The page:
Along comes Christmas and the throat is worse and I am miserable. I go to the doctor the next day and the specialist tells me I have to stay in the Hospital for at least 3 days. They had to keep me there because the infection was so strong they had to inject heavy anti-biotics straight into my system; pills wouldn’t do the job.

On top of that they were giving me anit-inflamatory/pain medicine. The ironic part about this is that every 6 hours when they injected me, it hurt, and I mean it hurt bad. It just didn’t make sense to me. I was being injected with a pain medication that caused me pain.

Well, after 3 days, I wasn’t fully healed but the doctor said I could go home. New Years came and I had to cancel a trip to the bay islands. Instead I sat in my apartment, watching movies, and when midnight struck, my neighbor invited me over for a quick moment, where I toasted in the new year with Martinelli’s sparkling cider. A mellow NYE to say the least.

A week later I was 100%. It was not the greatest of holiday experiences, but what would this Peace Corps experience be without a good old serious illness with a couple nights in a Honduras hospital. I kinda look back on it and laugh thinking, how did I turn up in a hospital in the middle of Central America for the holiday season of 2010?

A couple days later our close group of friends met up in the capitol for the unfortunate departure of our great friends Mo and Rachel. It was very difficult as it was the first time I said goodbye to close Peace Corps friends in Honduras. We have shared so many great moments together and we helped each other through the good and the bad. I don’t look forward to the rest of the goodbyes that will come in the upcoming months. Miss you Mo and Rach.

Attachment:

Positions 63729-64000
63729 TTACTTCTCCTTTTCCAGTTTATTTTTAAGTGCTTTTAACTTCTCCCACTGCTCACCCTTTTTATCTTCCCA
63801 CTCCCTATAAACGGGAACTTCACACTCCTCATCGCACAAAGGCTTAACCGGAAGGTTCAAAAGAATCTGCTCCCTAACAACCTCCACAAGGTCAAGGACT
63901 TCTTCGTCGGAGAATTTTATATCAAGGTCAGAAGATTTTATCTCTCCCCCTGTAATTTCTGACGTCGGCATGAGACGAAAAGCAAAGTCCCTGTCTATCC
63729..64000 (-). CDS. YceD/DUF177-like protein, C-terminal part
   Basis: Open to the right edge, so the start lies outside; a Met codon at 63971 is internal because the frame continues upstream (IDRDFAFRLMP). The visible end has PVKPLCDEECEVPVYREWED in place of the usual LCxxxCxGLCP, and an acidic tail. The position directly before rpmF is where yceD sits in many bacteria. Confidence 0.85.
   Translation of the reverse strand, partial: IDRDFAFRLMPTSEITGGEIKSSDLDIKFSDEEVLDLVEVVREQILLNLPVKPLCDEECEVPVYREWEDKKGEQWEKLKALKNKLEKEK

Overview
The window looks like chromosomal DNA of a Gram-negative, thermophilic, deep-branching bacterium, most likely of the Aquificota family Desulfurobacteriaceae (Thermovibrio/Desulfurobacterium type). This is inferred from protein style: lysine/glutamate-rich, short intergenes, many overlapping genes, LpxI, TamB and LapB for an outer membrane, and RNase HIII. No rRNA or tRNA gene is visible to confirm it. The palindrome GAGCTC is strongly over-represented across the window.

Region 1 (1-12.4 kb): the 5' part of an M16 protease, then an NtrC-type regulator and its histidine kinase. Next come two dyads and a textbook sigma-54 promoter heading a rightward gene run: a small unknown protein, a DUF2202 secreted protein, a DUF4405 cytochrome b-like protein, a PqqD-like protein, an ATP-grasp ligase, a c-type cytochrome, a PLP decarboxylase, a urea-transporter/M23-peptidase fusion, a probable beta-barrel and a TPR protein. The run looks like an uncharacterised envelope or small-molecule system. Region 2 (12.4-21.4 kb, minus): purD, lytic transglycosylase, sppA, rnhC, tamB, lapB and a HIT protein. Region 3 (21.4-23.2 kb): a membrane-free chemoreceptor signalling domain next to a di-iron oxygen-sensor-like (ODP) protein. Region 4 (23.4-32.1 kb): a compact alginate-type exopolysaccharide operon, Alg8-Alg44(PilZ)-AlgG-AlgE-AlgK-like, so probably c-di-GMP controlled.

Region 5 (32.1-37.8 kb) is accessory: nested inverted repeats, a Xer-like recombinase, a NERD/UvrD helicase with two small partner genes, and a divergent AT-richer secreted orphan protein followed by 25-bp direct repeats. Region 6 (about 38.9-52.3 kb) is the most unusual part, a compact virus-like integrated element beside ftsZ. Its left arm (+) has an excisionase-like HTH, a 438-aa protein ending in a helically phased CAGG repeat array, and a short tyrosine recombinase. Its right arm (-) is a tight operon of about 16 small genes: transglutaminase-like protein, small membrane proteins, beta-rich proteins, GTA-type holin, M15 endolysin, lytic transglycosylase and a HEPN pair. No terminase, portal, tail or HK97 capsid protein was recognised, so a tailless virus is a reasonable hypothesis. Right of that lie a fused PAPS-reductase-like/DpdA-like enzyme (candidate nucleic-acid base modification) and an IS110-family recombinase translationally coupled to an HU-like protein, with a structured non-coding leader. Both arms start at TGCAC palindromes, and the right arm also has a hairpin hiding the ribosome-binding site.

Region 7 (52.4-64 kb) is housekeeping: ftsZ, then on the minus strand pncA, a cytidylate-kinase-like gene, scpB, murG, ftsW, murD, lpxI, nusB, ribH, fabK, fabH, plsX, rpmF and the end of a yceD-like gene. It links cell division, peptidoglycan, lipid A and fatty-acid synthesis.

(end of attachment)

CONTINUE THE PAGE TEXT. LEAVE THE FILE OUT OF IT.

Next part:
Tomorrow I leave for the capital for out Close of Service conference. Peace Corps sets this up to prepare for our transition back to life in the states. Its crazy to think this is all happening now. In 3 short months I will be finished with my time in Peace Corps Honduras. The emotion is hard to explain but amongst all the reflecting, it’s a pretty good feeling just to think about all the times…peaceful.

In these closing 3 months I will be focusing on making a Peace Corps Honduras business video, developing a website for the organization I work with here in town, getting a proposal together for a water system, and trying to raise funds for an elementary scholarship program that is going well with the agro producer groups here. I also still help out at the girl’s orphanage and with day-to-day advising at the office. Amongst all that I will get out and about around Honduras, traveling and visiting friends.

What a ride I have been on here. 3 months left but still many good times to be had. Time to soak it all up.

…until next time